I fear I will grow up to prop up the crumbling staircases in the castle of capitalism and I fear that I will beat my knuckles to blood and bone against the castle’s walls.
I fear that the fuel that flames in us now will burn out, and its ash will leave us smothered before our fire catches on to sturdier logs.
I fear that over the staffroom tea machine I would recognise no trace of the sparks that are in me now, and I fear that I will burn alone as I watch the blazes in those around me be smothered.
I fear I will straighten out and live orderly between the lines, and I fear my scrawled life will never become intelligible.
I fear that I will grow small in fear of the storm and I fear that I will grow weedy and weak and be flattened as the gusts grow stronger.
I fear that I will find myself rolling without brakes to an unknown destination and I fear that I will wander in the woods so long that when I find a path I will have no strength to follow it.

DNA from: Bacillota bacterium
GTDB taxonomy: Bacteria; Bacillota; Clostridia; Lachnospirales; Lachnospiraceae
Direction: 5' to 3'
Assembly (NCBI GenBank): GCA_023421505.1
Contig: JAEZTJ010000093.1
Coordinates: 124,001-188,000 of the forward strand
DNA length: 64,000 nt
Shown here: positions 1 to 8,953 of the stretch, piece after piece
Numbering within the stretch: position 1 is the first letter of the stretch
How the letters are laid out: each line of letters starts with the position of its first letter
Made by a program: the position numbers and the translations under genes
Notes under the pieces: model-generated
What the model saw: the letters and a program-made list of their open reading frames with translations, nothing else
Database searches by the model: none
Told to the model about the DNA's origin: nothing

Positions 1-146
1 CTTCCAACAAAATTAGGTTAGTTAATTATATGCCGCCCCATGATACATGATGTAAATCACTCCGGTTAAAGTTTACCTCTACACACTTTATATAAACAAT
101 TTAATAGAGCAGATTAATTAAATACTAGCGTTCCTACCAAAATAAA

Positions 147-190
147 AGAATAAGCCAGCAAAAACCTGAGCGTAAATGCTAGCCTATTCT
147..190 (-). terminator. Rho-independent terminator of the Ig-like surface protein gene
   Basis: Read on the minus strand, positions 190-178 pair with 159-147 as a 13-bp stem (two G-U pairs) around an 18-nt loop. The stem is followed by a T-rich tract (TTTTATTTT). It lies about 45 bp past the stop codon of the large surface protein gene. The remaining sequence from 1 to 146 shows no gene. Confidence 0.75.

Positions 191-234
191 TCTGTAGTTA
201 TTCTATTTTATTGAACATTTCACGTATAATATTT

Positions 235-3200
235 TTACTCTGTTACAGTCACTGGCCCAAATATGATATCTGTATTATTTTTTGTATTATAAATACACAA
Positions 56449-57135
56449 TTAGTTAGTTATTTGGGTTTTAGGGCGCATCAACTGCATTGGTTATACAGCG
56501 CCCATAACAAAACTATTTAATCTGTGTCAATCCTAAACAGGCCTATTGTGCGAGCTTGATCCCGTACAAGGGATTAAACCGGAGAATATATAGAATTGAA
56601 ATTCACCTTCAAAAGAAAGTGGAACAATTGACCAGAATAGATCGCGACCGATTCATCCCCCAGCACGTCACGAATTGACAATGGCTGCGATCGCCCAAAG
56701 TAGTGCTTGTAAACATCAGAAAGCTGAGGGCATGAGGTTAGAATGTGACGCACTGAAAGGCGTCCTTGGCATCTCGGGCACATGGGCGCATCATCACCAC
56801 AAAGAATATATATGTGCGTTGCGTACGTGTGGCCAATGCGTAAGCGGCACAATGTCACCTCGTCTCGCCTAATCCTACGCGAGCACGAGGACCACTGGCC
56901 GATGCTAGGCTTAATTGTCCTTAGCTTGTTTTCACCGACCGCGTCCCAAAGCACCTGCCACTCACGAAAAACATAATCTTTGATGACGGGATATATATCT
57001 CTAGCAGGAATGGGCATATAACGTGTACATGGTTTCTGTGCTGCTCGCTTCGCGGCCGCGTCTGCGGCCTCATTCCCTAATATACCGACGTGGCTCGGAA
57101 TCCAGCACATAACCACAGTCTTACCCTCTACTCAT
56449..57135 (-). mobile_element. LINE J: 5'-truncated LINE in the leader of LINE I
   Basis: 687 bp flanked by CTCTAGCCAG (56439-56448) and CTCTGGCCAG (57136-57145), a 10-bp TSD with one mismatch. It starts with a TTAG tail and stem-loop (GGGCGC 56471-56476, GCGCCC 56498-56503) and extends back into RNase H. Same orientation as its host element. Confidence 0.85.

I fear that I will bury down into my microclimate, and I fear I will grow no roots as the topsoil all around me washes away.
I fear to hope that we will be the fungi, the mycorrhizal network which helps the tree grow strong in the cracks, that our scars will make our knuckles stronger, that when our flames die down we will rekindle them, that our ash shall be fertile, that we shall flourish before we rot, and then we shall shoot up again, and that together we shall make our paths to the destinations we will create, and our roots shall mesh together a habitat where we and all who join us can flourish.
I fear that I will lose hope, and I hope I will not lose my fear.
edited and pulled together from rediscovered jottings from a year ago that emerged from a workshop at The Spark, a week of workshops for social change which will be running again next week. in these precarious times, sitting with fear, and accepting it as a flipside of hope is something I neglect too long, and then rediscover, and feel refreshed.